The following five months of the pregnancy were filled with day to day survival. I grieved hard for the first couple of weeks. Getting out of bed was easy when I had a 1 ½ year old to take care of. Andy had to go to work and I had no choice but to resume my everyday “mom” stuff. Getting through the day without sobbing and begging God to change this was NOT easy. I must have prayed a million times a day for a miracle. After a while I had prayed so many times, the same thing over and over, that I would just lay in my bed, unable to muster up the energy to pray the same thing again, and know that the Lord knew my heart of hearts and I would imagine myself curled up in His hand and be reminded that even if I felt that He wasn't close He was carrying me.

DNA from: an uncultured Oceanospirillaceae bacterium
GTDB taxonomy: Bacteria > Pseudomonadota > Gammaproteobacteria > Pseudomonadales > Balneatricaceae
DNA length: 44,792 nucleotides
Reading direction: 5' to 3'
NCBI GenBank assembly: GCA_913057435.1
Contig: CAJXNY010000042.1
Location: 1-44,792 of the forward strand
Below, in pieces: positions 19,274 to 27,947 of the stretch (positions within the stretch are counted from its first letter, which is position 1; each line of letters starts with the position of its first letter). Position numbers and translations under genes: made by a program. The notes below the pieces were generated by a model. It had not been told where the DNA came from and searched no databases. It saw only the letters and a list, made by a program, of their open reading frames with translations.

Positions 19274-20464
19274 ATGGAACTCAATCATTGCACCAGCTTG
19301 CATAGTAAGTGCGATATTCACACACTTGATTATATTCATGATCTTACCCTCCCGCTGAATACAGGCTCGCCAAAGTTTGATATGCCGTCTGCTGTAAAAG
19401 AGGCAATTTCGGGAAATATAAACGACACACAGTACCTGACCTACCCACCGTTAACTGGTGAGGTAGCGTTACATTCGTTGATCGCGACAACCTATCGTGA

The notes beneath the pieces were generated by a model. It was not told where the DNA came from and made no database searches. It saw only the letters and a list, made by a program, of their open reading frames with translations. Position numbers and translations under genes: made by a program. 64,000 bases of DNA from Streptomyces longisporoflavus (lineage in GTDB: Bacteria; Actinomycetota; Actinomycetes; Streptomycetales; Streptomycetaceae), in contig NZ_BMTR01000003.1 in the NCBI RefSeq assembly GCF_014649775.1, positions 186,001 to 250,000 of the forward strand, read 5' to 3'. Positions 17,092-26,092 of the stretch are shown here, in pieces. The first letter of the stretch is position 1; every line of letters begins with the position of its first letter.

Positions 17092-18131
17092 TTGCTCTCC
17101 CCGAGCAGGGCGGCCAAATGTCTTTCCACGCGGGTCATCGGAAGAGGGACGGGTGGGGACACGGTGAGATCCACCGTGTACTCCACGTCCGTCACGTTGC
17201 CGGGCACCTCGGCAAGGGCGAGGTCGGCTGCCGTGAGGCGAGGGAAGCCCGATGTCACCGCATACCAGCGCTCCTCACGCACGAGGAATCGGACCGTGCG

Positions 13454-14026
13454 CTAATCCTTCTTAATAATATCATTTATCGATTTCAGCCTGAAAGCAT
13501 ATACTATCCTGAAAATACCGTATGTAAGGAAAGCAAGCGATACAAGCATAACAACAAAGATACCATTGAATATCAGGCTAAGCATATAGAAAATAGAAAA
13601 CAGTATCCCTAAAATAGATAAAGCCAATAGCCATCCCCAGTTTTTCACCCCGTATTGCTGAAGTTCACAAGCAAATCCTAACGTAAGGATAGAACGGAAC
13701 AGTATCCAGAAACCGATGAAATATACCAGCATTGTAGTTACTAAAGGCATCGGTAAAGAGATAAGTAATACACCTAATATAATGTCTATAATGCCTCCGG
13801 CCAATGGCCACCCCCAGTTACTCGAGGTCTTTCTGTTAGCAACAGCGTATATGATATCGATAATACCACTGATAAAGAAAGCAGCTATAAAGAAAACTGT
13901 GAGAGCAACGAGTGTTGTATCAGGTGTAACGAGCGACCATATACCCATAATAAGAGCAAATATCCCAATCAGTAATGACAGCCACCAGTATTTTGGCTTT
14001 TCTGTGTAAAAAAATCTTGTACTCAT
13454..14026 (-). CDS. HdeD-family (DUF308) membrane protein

A friend had given me a book written by a lady who had lost an infant due to a genetic deformity. Her daughter's name was Hope, ironically enough, and her devotionals gave me everything I needed to hear and be reminded of each day. The first study I did was on the book of Job. I used to cringe at the term “modern day Job”. Any time I heard anyone referred to as a “modern day Job” my first thoughts were “yeah right, like you or anyone else in the world has ever or will ever go through anything close to what Job did”. Job lost all of his livestock, servants and CHILDREN all at the same time!!! How could anyone compare themselves or anyone else to Job? My study quickly led me to a better understanding of this man of the bible. I learned that the book of Job is not about the horrible things that happened to him and the loss that he experienced. It's about how Job responded to such calamity and that was by falling on the ground and worshiping God. My modern day Job changed from a person falling on many hard times to a person that, amidst the hard times, would chose to praise, would chose to trust and hold on to hope that only comes from above. I wanted to be a modern day Job.